Reds stars add 'dad' to their resumes
Harang, Dunn discuss how parenthood has affected them
CINCINNATI -- For the first five seasons of his big-league career, Aaron Harang thought he had it made."You got to sleep in, jump up and go whenever you wanted," the Reds ace said of his routine in past Major League seasons. "It's not like that now." Now, Harang has less free time and more responsibility. His isn't the only sleep schedule he has to worry about. His aren't the only meals that he has to plan for. Now, his isn't the only life he is responsible for, because in the offseason, Harang undertook a second full-time job: Dad. Two days after the 2006 season ended for the Reds on Oct. 3, Harang's wife of four years, Jennifer, gave birth to the couple's first child, daughter Addison. Harang is one of four Reds, along with left fielder Adam Dunn, pitcher Kyle Lohse, and catcher David Ross, who became first-time dads in the offseason. Nowadays, Harang does his best to juggle his dual roles as baseball player and family man. "If you want to go anywhere, you've got to plan it out, and if it is spontaneous, it's still going to take you about an hour to get out, because you got to make sure that she's fed, she's got her bottle, she's got plenty of diapers or things to change into," Harang said with appropriate fatigue in his eyes. "It's a clearly different life now." Harang, 29, said that while parenthood may have stripped him of some of his free time, the joys of his new job far outweigh the sacrifice it demands. "No matter what happens when I go out there [on the mound], when I go home, she's still going to love me," Harang said. Dunn, whose wife, Rachel, gave birth to son Brady on Nov. 9, said that parenthood has forced him to learn to schedule his days so that he can maximize his time as a baseball player and still have time to be a good dad. "I've got more of a routine than I've had in the past," said Dunn, who shares a Nov. 9 birthday with his son. "In the past, I tried to hang around [Great American Ball Park] a little longer, but after the game [now], I try to get out of here and spend as much time with Brady as I can before he has to go to bed.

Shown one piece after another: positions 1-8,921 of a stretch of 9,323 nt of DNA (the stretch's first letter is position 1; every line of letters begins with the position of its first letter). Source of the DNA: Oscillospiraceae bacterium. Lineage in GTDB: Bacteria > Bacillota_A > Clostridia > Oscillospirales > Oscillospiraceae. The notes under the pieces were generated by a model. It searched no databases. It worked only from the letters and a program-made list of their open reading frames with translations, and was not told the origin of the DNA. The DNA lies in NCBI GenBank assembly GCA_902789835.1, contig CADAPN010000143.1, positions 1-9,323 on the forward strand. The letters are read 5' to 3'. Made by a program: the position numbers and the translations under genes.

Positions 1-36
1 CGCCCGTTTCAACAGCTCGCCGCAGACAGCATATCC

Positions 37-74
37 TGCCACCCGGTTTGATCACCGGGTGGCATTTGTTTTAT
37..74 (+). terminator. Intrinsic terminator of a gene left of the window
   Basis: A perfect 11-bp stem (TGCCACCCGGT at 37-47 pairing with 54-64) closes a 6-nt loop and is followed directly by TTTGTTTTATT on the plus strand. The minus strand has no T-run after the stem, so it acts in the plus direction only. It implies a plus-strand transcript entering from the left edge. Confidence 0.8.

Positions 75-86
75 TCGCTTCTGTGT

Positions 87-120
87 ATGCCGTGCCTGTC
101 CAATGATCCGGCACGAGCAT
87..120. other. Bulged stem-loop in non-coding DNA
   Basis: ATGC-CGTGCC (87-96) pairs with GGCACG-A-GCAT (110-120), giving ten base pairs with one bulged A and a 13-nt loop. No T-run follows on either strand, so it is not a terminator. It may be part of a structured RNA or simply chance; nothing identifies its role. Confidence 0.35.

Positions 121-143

"It hasn't changed anything on the field, but it's changed everything off it."While he said that he's shared stories with his fellow new dads on the team, Dunn, 27, is not afraid to offer his teammates a few friendly brags concerning his child's disposition. "I'm sure the pitchers have talked about [parenthood] more, because they have a lot more time to sit around and talk about it than us [position players]," the left fielder said with a smirk. "I listen to their problems, because my wife and I don't have any. My kid doesn't cry." Friendly prodding aside, Harang said that fatherhood has changed the way he views his own parents. "You really realize what they went through to raise you, and how hard it is, especially with a career," Harang said. "I think about times that my parents came home from work, and the first thing they did is take me up to the field for practices. They had no time for themselves. They took me wherever I needed to go play, to practice, to baseball camps, the whole deal." Even if he may now be a father, Dunn said his view of Father's Day will remain the same. "It doesn't change [from having a child]," Dunn said. "I'm still going to celebrate Father's Day for my father and my grandfathers. To me, Father's Day is for them." Both Harang and Dunn said that above all else, fatherhood has brought perspective to their careers and their lives. "Baseball is important, as a career, but your family is the No. 1 thing," Harang said. "I know that I can go home and get smiles from her. When you see your kid's face every day, there's no words to explain it."
Patrick Allegri is an associate reporter for MLB.com. This story was not subject to the approval of Major League Baseball or its clubs.